Great films are all about High Concept. If you can’t boil it down to one sentence then the throbbing hordes of cinemagoers don’t want to know. The Assassination of Jesse James by the Coward Robert Ford? Way too much going on there, and the audience avoided it in their droves. Snakes on a Plane? You couldn’t keep the bastards from beating the door down on opening day. To hell with ‘art’ and ‘craft’ the devil is in the detail, so strip all detail out and you are left with the purest gold of heavenly concept.
Now working on such a notion we could conclude that –
Budget ÷ Purity of Concept = Box Office Success
(Purity) is defined by the number of words in the simplest possible description of any feature (Concept). By extension, the lower the word count the proportionally greater the film will be in recouping its costs. The equation of course necessitates that there be a definite concept, for a film without a screenplay (Purity of Concept = Zero) in turn reaps no profit. Such films are generally known as art installations, and broadly speaking operate outside the parameters of conventional filmmaking. The only know demonstrable exception to this rule are the collected works of David Lynch, which defy all applicable theorems.
By considering such an equation Segal’s latest direct-to-video release Against the Dark should rate highly in the article of purity, with a concept defined as such:
Detractors would argue for alternatives such as ‘Seagal vs Zombies’, ‘Seagal kills Zombies’, or even ‘Seagal against Zombies’, yet the lower value holds true as the cinemagoer need only know that there is the presence of both Seagal and Zombies. How they are related or are involved is irrelevant beyond knowing they are both in the same film. As a result almost total purity of concept is achieved.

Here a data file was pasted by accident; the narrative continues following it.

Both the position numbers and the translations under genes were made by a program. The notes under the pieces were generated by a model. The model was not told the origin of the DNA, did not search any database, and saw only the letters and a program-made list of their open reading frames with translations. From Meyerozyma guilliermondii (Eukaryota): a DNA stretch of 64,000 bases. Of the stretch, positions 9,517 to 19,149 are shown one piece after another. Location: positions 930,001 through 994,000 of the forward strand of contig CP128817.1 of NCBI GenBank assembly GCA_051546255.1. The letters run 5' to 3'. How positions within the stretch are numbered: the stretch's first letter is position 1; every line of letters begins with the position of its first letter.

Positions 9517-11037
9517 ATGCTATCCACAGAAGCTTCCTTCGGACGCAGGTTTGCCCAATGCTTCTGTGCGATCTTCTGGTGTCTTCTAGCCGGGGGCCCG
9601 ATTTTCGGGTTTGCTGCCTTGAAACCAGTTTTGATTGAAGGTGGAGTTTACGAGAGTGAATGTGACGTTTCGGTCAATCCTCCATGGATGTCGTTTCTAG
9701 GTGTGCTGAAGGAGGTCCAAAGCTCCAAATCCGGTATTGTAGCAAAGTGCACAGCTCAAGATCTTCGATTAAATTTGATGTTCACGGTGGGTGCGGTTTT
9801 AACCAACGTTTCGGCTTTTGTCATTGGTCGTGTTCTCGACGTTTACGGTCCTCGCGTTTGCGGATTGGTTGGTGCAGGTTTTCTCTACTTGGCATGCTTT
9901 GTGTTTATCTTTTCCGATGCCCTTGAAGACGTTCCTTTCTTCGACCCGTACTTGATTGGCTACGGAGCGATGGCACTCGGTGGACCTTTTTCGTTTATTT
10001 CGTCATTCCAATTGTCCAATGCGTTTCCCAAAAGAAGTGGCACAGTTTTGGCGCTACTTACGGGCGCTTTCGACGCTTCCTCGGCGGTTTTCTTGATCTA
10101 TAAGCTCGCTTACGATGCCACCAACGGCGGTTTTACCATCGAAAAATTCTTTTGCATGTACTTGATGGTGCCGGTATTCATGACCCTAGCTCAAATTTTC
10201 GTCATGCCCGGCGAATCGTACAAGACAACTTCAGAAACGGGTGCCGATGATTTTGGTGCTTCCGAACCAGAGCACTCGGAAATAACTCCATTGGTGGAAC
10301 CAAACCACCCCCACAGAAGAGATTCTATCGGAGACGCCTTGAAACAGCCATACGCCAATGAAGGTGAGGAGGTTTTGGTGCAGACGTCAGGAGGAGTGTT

The irony that there is next to no Seagal or Zombies in this film has little or no bearing on its potential financial success. Concepts are like film titles, indicative of a features level of exploitation, which is to say the extent by which something is promised but not delivered. That this film should instead be about a gaggle of survivors with a dizzying mix of British and American accents running around an inescapable hospital intercut with sporadic shots of Seagal waddling to and fro, has little to no bearing on the films potential for financial success.
Indeed this film demonstrates in full effect the absolute minimum of Seagal you need in it for it to remain a ‘Seagal film’. It would be charitable even to consider this little more than a running cameo. Again and again he just bursts in, throws a few slices of his sword, makes a comment (not even a one-liner!) and then the scene ends. Rinse, repeat. Again and again and again.
The film then fails in having a budget which cannot afford to hire even its own producer for more than a day of shooting, this despite him being the headline star. With box office success (or in this case rental success) being relative to budget, Against the Dark will categorically fail regardless of the purity of concept. It fails almost completely (but unfortunately not wholly) to the point of non-existence. To all intent purposes this is a Non-film.
Pushing almost into the sphere of quantum physics, this film is much like Schroedinger’s Cat, existing while simultaneously not existing. In this respect the films of Steven Seagal may be a force unto themselves in this equation, and only further research will clarify this matter.